One prominent Manu’a leader told this correspondent a while ago that he would sell the Matasaua for $200,000 at a moment’s notice to any village here or in Apia that was willing to spend that kind of money.
The Matasaua has a committee that oversees its daily business. One of those in the group is Rev. Alo Mamalu Filoiali’i, an Army Reserve chaplain who is stationed at Fort Shafter in Hawaii. Filoiali’i is a former Matasaua skipper and is helping out with the training and organizing of the auva’a. He is on leave from his pastoral duties with the Mortuary Affairs (a service within the United States Army Quartermaster Corps).
Rev. Filoiali’i says he is happy to be home again and get involved with the affairs of the Manu’a fautasi. Four years ago, he captained the second Matasaua boat that has since been sold to the Faga’alu village — and renamed the Fetu ole Afiafi. The chaplain will leave for Honolulu after Flag Day.
Other committee members are; Tagoa’i, Va’anakiu, Motusa, and Sasualei Moliga. They train the crew, prepare their meals, and police the curfew hours. They use Governor Lolo M. Moliga’s guest house in Ili’ili as their headquarters, and for sleeping arrangements.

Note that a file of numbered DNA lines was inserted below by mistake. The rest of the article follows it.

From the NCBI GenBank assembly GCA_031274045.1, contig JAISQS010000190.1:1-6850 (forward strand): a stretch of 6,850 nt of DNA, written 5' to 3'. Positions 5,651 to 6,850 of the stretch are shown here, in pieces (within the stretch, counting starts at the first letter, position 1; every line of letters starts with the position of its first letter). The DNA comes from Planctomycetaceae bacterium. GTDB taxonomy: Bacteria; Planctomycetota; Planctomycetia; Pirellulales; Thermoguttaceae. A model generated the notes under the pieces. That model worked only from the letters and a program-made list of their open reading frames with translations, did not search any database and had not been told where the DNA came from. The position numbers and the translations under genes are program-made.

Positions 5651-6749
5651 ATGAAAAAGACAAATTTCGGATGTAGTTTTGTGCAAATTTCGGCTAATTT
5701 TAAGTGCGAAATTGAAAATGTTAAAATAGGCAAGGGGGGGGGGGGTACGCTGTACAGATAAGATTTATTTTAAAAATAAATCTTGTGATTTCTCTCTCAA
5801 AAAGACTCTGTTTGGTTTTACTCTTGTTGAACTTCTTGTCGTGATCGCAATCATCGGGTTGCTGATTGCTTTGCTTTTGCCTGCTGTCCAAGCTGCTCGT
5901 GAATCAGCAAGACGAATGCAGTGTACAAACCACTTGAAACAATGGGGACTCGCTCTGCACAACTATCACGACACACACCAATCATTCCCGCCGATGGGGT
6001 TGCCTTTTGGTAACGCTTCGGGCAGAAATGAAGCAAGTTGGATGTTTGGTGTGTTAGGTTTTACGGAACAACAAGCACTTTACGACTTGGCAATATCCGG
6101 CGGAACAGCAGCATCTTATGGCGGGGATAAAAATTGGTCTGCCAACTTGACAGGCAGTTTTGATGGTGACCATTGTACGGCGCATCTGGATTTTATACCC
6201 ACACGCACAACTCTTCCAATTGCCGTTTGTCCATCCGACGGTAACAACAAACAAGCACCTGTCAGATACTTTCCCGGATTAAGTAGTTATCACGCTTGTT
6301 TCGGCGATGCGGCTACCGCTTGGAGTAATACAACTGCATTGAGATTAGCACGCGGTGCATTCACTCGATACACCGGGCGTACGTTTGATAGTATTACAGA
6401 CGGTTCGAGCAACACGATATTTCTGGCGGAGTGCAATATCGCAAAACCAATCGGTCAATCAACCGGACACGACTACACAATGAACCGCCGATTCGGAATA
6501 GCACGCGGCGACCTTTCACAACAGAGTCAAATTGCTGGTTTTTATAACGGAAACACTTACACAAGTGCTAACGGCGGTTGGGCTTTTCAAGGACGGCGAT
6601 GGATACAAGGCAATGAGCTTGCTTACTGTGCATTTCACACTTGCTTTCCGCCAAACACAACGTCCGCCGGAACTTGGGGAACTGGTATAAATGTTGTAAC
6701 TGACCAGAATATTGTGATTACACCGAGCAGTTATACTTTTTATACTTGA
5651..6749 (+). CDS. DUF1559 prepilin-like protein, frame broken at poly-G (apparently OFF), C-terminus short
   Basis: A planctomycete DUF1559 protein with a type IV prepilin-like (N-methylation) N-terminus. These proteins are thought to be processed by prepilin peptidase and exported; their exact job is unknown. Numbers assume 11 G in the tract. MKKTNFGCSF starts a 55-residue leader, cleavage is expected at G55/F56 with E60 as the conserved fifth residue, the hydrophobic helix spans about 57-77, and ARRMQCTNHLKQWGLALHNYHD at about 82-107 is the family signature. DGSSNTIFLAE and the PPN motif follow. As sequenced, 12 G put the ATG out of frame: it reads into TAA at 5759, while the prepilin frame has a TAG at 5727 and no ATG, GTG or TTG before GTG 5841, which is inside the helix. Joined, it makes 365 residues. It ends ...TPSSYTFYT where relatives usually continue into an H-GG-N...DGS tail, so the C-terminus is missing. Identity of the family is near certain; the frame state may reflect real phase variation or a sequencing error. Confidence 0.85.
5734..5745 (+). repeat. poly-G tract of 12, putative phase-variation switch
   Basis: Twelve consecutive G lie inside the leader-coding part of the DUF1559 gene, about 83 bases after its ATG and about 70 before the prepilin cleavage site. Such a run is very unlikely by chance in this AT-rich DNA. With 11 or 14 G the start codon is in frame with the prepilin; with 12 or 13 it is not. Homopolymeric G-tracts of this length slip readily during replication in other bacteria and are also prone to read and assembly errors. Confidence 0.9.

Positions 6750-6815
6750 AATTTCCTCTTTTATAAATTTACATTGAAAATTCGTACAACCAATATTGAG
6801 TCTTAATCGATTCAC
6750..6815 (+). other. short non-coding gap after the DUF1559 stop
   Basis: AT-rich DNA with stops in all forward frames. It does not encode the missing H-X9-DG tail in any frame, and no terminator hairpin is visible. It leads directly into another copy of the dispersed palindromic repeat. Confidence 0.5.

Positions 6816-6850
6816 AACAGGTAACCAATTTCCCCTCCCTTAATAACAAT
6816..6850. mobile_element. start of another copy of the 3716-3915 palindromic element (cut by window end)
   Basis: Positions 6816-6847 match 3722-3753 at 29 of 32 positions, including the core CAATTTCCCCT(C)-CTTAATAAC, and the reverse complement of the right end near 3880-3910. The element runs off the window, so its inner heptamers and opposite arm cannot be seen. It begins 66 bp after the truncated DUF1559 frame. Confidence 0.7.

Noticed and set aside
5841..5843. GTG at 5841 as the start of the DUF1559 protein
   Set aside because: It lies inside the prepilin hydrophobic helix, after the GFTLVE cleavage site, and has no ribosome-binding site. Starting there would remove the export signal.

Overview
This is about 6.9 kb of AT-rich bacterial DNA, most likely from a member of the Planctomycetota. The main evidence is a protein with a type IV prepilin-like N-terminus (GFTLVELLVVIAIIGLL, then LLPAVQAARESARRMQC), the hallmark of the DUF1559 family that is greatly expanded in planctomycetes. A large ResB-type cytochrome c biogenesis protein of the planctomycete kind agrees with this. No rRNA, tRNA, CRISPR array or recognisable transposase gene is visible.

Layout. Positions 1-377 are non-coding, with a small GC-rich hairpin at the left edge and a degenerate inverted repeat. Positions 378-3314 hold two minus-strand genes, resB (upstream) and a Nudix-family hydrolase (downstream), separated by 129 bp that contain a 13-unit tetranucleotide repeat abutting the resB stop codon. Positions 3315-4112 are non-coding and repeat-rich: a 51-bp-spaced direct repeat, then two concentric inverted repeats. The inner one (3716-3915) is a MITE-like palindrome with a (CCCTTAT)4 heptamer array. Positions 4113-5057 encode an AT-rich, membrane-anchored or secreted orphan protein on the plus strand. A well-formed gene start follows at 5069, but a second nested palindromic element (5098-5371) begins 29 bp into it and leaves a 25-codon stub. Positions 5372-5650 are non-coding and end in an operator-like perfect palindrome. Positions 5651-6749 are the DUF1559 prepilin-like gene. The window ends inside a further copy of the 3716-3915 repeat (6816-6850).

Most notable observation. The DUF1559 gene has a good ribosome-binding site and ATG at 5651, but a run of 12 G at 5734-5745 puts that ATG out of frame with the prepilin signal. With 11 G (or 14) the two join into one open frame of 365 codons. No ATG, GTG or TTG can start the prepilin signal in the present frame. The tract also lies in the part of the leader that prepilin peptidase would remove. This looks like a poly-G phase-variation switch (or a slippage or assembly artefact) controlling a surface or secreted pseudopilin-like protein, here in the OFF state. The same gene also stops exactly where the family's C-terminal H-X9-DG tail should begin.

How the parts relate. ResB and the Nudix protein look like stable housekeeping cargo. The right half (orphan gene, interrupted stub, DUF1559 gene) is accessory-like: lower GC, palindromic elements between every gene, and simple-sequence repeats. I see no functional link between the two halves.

Captain Fu’ega is a former DPS police officer and served as the warden of the Tafuna Correctional Facilities for many years. He retired from law enforcement and later won a seat in the House of Representatives as one of the faipule from the District of Manu’a.
His older brother, Lolo Letalu Matalasi Moliga, who is now governor of American Samoa, once occupied that seat for a long time. Fu’ega was recently hired by the Department of Public Works to oversee its projects and  programs in the Manu’a district.
The Matasaua kapiteni says that he, like all other fautasi skippers wants to win next week’s faigamea ile tai. But he likes to take the championship in a fair and honest way. “The Matasaua is perhaps the only honest fautasi in tu’uga va’a. Every year we always obey the rules but it looks like honesty is not the best policy. Maybe the Matasaua should ulavale la’ikiki (a little bit mischievous) this year.”
Fu’ega would like to thank the leaders of the district of Manu’a, and church ministers, friends and families for their prayers and support. He says his auva’a is prepared to go out and fight for the honor of the people of Manu’a who live in Tutuila, the islands, and overseas.

The auva'a of the Matasaua from the Manu'a Islands [photo: FV]